Apart from the tattooed scythian mummies from the frozen tombs of the Altai (ca. 500 – 300 BC, see e. g. POLOSMAK 1994; ROLLE 1992) the by now oldest evidence for tattooing are some small lines on back and legs of the bronze age ice mummy from the Ötztal in the Alps (around 3300 BC). Since a very sharp bone needle was found within the equipment of the ice man, one hypothesis is that the tattoing instrument might have been from bone (HÖPFEL et al 1992). The tattooist Daemon Rowanchilde and the archaeologist Julian Seeger from Canada replicated and tested the instrument successfully – a strange kind of exprimental archaeology.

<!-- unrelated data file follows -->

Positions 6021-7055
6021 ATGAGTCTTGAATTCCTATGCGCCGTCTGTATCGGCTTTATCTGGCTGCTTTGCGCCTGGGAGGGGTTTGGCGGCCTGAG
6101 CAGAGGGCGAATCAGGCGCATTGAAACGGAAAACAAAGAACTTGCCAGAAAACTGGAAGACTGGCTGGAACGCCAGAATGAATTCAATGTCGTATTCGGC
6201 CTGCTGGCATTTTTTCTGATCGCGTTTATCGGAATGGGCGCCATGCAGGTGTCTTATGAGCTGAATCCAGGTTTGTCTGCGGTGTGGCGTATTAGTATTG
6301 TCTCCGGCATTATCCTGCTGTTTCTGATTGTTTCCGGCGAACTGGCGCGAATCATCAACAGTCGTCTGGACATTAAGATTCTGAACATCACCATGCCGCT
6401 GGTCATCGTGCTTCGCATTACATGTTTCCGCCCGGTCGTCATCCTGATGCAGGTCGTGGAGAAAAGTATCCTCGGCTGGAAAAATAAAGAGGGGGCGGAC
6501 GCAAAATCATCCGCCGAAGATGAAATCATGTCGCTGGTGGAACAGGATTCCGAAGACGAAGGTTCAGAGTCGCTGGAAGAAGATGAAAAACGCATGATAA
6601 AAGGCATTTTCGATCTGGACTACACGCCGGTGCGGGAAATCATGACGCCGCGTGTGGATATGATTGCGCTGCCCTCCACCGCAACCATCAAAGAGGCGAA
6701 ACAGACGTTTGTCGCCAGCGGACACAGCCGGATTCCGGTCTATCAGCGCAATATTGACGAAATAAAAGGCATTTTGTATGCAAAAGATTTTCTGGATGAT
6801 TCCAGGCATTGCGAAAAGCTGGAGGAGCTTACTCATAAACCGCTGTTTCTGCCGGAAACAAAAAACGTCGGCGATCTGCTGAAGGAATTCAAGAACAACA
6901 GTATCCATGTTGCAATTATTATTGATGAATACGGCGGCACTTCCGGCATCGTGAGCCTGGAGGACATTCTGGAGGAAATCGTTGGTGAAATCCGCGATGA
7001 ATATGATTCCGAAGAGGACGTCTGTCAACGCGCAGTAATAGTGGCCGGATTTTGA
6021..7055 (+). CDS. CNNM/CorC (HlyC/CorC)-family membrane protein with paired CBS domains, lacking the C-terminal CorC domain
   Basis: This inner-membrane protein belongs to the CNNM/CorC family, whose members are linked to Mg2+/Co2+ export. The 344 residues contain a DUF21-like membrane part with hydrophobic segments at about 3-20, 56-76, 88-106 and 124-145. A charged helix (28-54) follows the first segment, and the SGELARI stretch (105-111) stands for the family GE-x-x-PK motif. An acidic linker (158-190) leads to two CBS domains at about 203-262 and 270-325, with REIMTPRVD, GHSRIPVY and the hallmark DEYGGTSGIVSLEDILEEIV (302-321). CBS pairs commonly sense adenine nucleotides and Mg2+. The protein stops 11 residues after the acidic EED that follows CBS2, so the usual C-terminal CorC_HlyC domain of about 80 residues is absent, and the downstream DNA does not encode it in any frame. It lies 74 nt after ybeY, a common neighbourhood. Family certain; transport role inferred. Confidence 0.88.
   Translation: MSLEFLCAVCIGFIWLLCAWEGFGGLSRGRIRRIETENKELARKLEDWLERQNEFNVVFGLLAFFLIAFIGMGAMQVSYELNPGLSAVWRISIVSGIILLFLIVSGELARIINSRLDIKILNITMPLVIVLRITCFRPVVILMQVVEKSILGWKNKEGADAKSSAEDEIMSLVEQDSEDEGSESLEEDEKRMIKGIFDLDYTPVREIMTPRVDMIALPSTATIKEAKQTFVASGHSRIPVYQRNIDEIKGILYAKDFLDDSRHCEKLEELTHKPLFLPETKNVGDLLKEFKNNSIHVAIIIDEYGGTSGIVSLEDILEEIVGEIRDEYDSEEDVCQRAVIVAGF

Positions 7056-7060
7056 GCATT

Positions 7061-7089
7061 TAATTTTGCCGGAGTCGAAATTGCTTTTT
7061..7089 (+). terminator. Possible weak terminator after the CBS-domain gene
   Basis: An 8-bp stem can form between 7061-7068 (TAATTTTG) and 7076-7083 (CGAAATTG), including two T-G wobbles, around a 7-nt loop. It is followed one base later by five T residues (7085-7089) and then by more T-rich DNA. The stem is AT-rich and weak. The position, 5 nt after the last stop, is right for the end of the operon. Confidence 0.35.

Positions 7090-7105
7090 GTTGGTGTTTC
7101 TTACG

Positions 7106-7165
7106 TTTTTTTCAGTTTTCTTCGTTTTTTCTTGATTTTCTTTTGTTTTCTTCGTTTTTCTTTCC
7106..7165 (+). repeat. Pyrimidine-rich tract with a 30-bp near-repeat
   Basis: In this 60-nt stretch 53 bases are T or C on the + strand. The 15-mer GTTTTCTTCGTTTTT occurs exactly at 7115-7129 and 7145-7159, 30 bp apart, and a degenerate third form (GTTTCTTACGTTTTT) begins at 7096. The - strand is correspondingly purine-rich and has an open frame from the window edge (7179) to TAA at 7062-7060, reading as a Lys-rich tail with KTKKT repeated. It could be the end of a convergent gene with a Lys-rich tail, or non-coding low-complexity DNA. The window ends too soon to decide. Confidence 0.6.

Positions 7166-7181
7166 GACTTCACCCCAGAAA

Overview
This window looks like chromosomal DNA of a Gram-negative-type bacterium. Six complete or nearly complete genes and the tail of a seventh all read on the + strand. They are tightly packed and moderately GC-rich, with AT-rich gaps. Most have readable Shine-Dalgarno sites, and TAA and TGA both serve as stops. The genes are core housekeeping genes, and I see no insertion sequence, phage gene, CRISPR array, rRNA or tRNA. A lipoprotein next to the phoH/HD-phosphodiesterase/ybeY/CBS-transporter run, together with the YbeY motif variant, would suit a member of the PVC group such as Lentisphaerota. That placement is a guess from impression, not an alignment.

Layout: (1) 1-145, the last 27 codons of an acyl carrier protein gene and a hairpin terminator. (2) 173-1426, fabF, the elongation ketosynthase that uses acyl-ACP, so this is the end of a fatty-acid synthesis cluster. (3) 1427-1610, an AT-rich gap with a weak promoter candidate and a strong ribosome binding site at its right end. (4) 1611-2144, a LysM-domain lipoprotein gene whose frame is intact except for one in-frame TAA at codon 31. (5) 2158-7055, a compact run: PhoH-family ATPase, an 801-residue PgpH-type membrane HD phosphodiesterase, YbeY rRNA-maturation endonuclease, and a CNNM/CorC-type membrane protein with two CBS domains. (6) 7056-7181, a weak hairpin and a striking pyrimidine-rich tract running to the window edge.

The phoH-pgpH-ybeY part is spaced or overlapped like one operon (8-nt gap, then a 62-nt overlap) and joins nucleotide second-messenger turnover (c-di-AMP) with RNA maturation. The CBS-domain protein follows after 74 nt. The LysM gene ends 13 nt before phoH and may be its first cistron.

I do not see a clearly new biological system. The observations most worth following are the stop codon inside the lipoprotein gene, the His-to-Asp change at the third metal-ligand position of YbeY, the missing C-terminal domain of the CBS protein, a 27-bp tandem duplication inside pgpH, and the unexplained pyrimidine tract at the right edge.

One cultural center of tattooing developed in Polynesia. In New Zealand for instance the Moko, the traditional Maori face tattoos are made with sharp-edged bone blades, the so called Uhi (NELEMAN et al. 1999).